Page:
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The One Ingredient To Avoid In Halloween Candy, A Gastroenterologist Explains

3 reasons your gut lining could be aggravated around Halloween:


Titanium dioxide

If you’ve never heard of titanium dioxide, it can be found in everything from salad dressings to coffee creamers1, and yes, in Halloween candy like chocolate and Skittles. As gastroenterologist Will Bulsiewicz, M.D., MSCI, tells mbg, titanium dioxide is really the ingredient to watch out for in candy–as it has been linked2 to damage to the microbiome and the gut barrier, and is even associated with inflammatory bowel disease and colorectal cancer.

“As of August 7, 2022, titanium dioxide is no longer allowed as a food additive in the European Union,” Bulsiewicz says, adding, “And you’ll find it in far more than Skittles–keep an eye out and review your kids’ Halloween candy stocks.” (By law, it needs to be listed on food labels.)


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Another gut disruptor in your favorite Halloween candy? Sugar, of course. And that includes refined sugars (i.e. high-fructose corn syrup) as well as some alternative sweeteners.

As board-certified internist Vincent M. Pedre, M.D explains, sugar can be the worst gut offender because it creates an imbalance in the microbiome. Studies have also shown a high sugar intake can be inflammatory and may feed “bad” bacteria3 in the gut.



Lastly, if your go-to candy includes milk chocolate, you might find that dairy is the culprit of some discomfort. You’re not alone: Dairy products give a lot of us stomach grief–about 65% of the population, in fact. With lactose intolerance, the body doesn’t have enough of the enzyme, lactase, needed to properly break down lactose, which can lead to gastrointestinal distress.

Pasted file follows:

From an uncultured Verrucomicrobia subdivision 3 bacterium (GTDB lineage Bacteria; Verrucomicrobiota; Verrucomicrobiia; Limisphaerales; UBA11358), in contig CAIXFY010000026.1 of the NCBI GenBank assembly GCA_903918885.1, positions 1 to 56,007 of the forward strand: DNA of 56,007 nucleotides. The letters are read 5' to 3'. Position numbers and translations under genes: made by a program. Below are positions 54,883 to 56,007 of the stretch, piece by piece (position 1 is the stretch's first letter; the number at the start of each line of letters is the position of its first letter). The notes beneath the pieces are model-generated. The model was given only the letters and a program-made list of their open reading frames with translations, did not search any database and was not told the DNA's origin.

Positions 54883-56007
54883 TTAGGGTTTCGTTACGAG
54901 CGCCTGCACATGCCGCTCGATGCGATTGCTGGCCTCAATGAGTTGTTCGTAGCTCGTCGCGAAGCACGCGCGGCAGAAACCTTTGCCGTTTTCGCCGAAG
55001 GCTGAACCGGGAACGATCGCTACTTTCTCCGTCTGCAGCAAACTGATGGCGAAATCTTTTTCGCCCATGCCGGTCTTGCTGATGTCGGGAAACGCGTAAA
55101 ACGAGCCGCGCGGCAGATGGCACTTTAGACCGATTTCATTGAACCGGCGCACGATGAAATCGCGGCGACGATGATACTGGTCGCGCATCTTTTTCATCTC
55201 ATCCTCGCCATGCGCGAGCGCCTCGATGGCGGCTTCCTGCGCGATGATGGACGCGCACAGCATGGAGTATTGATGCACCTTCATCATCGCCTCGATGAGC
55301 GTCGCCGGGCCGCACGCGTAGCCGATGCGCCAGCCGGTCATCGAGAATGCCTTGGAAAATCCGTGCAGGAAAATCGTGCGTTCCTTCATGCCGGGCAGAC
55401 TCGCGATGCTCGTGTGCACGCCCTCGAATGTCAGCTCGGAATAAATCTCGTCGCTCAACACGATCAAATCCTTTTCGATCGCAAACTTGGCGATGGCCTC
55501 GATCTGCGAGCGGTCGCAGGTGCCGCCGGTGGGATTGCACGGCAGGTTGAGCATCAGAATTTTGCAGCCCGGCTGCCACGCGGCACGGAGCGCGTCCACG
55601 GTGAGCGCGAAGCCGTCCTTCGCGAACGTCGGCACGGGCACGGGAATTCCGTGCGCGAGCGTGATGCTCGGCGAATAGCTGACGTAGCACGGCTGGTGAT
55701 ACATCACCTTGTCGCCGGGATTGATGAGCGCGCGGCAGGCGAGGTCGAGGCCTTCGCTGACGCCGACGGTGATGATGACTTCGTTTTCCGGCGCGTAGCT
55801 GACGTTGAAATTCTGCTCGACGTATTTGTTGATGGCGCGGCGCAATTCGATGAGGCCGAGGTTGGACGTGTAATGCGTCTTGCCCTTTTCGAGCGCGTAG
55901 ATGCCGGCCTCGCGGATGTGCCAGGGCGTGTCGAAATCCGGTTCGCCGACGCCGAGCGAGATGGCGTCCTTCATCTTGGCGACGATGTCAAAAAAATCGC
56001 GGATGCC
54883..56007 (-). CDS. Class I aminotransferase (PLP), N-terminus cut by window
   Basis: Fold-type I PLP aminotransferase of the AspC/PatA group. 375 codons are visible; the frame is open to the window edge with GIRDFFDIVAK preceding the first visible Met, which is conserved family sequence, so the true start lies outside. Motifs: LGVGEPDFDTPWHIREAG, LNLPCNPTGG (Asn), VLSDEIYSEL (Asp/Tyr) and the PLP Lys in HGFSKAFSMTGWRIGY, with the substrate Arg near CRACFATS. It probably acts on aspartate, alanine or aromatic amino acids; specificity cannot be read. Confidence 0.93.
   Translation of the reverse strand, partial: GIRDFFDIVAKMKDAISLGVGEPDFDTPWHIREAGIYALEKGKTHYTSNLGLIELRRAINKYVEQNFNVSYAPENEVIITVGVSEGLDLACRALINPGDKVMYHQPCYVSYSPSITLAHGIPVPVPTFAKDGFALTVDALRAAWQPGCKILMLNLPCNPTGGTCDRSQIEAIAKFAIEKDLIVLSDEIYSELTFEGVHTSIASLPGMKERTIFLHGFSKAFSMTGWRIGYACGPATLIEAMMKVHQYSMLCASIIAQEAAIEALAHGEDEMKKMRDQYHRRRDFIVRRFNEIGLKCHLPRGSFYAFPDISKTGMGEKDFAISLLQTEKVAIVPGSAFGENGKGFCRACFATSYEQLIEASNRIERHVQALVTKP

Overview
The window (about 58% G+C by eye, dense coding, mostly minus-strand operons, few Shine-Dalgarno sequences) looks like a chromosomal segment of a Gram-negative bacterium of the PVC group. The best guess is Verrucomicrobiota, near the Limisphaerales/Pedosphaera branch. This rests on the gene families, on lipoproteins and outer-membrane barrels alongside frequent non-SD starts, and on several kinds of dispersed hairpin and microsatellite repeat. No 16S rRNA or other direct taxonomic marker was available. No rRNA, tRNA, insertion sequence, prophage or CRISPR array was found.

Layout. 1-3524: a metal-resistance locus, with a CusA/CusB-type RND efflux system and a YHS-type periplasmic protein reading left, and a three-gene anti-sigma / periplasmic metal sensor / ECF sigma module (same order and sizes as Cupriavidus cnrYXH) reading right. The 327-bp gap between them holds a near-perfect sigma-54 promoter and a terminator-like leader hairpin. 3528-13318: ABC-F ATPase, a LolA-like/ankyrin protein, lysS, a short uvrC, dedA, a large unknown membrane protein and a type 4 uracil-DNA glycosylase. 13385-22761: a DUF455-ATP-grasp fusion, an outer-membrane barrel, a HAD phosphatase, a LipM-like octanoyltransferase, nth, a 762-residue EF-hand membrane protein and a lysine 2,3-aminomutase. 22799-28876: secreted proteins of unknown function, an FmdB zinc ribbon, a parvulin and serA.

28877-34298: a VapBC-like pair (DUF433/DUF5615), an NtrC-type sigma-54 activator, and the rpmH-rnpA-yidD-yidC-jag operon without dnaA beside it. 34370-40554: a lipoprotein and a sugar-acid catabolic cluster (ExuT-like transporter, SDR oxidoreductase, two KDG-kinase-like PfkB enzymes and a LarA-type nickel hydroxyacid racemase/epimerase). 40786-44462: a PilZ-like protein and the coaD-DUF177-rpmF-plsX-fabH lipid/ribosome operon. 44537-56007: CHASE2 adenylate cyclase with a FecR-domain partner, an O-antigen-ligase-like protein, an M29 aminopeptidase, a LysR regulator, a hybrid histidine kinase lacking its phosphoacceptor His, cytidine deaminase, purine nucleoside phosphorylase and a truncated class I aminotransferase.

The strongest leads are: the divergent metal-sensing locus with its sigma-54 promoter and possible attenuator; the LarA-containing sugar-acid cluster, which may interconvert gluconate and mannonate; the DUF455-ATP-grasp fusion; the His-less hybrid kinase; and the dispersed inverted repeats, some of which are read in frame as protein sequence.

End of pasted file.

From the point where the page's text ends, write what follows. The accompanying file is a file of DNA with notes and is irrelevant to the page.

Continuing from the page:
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What to do about it:

Of course, the best way to avoid any stomach upset this Halloween is to curb the candy intake. But there are a few other things you can do to support the integrity of your gut lining as you enjoy your favorite treats.

For one thing, taking a quality probiotic can help with everything from bloating to digestion. As functional medicine practitioner William Cole, IFMCP, DNM, D.C. previously wrote for mbg, along with eating probiotic-rich, fermented foods like sauerkraut, kefir, and kimchi, a good probiotic supplement will also give your gut “a much-needed boost of essential bacteria.”

You can also lean into more gut-supporting foods and lifestyle factors in addition to your probiotic regimen. Bulsiewicz, for example, previously recommended peanuts, broccoli sprouts, sourdough, and seaweed as four foods that can help fuel the good bacteria in your gut. And in terms of lifestyle factors, think things like limiting stress and getting sufficient movement4 for keeping your gut happy.

The takeaway.

If Halloween candy has your gut in shambles, titanium dioxide, sugar, and/or dairy could all be to blame. The good news is, when our guts have a break from these ingredients, and we feed the good bacteria in our gut instead, our stomachs are sure to thank us.


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